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Life-saving licence to boost Diovan

Published on 02/12/04 at 03:50pm

Sales of Novartis' hypertension treatment Diovan look set to increase following the granting of a new European Union licence for its life-saving properties in post-heart attack patients.

Diovan is the first drug in the Angiotensin Receptor Blocker (ARB) class  to gain a licence for post myocardial infarction (MI) in patients with evidence of left-sided heart failure, and will help it gain ground in the highly competitive cardiovascular market.

Earning $2.28 billion in the first nine months of 2004 makes it Novartis' biggest product, but it will have to overtake Pfizer's ageing calcium channel blocker Norvasc ($3.2 billion in the same period) if it is to become the world's biggest blood pressure medication.

To achieve this aim, Novartis is offering a money back guarantee to US patients, a consumer-style tactic being spearheaded by chief executive Thomas Ebeling, a former Pepsi executive.

In the UK, Diovan still lags behind Merck Sharp & Dohme's Cozaar as the number one ARB, but the new licence should help close the gap.

Diovan's new licence has also been approved in EU reference state Sweden and the company is now expecting approvals across the continent in the coming months. The company recently invested CHF 60 million in expanding production capacity for the product at its manufacturing facility in Schweizerhalle, Switzerland.

Positive results from the VALIANT (Valsartan In Acute Myocardial Infarction) trial, one of the largest long-term studies ever conducted in post-MI patients, helped secure the approval.

More than 14,500 patients tool part in the trial, which showed Diovan to be as effective as the ACE inhibitor captopril in post-MI patients. Diovan was also shown to improve patient survival rates, reduce mortality and the incidence of a number of associated cardiac conditions such as heart failure, cardiac arrest and stroke.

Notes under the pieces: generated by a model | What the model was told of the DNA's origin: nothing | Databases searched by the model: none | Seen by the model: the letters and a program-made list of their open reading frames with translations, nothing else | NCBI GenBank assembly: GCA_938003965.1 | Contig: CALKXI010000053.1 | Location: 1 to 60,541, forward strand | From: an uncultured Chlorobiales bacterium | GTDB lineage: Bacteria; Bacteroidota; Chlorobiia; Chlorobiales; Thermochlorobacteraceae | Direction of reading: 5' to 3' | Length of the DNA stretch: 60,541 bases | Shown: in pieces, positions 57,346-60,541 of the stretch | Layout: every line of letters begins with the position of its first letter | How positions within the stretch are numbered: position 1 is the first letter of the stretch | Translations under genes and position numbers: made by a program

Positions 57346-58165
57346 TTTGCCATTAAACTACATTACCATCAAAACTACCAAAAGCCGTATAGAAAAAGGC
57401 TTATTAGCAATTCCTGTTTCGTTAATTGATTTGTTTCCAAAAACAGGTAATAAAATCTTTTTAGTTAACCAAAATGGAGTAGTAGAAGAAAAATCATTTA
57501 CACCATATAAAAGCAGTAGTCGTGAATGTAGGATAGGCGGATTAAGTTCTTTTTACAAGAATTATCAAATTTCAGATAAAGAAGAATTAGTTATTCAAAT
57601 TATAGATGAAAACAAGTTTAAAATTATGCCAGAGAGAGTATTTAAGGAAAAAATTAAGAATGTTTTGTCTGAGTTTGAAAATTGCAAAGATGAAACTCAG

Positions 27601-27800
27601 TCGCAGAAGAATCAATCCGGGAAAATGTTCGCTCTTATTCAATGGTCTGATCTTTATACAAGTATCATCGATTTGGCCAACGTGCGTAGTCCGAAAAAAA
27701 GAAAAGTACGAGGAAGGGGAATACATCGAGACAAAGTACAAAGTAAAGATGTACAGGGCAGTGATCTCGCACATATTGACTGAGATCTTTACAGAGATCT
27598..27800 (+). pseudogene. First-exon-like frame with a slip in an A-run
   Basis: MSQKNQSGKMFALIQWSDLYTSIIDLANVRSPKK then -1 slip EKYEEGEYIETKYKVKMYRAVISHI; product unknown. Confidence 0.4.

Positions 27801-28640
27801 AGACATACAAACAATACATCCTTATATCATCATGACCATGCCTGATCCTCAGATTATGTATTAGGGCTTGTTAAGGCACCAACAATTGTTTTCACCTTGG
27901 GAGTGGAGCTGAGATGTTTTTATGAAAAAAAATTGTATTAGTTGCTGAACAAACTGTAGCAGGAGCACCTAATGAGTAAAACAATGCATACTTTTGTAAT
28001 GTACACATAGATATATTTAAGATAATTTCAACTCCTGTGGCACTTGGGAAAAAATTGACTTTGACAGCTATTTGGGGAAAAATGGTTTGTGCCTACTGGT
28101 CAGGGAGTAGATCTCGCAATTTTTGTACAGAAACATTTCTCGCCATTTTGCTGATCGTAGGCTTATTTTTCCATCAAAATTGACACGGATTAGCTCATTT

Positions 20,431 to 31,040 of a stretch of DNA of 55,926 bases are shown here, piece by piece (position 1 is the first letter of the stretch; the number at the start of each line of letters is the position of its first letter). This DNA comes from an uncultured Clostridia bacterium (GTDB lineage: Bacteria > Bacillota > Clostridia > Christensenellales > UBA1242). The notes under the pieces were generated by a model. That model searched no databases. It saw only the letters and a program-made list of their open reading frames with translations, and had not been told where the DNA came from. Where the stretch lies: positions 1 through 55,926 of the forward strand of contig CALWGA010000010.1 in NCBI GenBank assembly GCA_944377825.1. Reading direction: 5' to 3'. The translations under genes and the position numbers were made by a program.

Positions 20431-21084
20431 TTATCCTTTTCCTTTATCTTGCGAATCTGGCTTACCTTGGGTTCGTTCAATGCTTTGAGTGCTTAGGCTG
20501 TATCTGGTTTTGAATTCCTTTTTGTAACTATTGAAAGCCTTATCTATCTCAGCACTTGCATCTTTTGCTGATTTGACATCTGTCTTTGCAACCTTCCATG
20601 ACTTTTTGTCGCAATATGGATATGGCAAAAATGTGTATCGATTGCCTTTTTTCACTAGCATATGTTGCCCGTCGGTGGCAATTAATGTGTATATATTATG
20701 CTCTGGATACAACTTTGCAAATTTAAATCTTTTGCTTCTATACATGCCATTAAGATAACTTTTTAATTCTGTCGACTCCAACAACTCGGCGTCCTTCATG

ACE inhibitors have demonstrated life-saving qualities but a quarter of all post-MI patients in the UK are not prescribed this treatment and one in three discontinues treatment within a year. Novartis says this is often due to adverse events, and claim Diovan's superior side-effect profile meant 30% fewer patients stopped taking the newer drug.  

Earlier this year, the Novartis-sponsored VALUE (Valsartan Antihypertensive Long-term Use Evaluation Trial) study compared Diovan with Pfizer's Norvasc, unexpectedly showing Diovan to be no better than its rival in cutting heart disease and fatal heart attacks and less effective at lowering blood pressure.

Meanwhile, AstraZeneca's selective ARB Atacand (candesartan cilexetil) has received EMEA approval for the treatment of patients with heart failure and impaired left ventricle systolic function, adding to its hypertension indication.

Atacand is the first ARB to receive such a broad indication to treat chronic heart failure and it can be used either in addition to, or instead of, an ACE inhibitor. In the US the FDA is still considering whether to grant Atacand approval for a similar indication.

This would boost sales as well as Atacand's chances of taking on the market leading ARB, Novartis' Diovan, sales of which grew 46% to 2.4 billion in 2003, well ahead of Atacand's 32% growth to $750 million.


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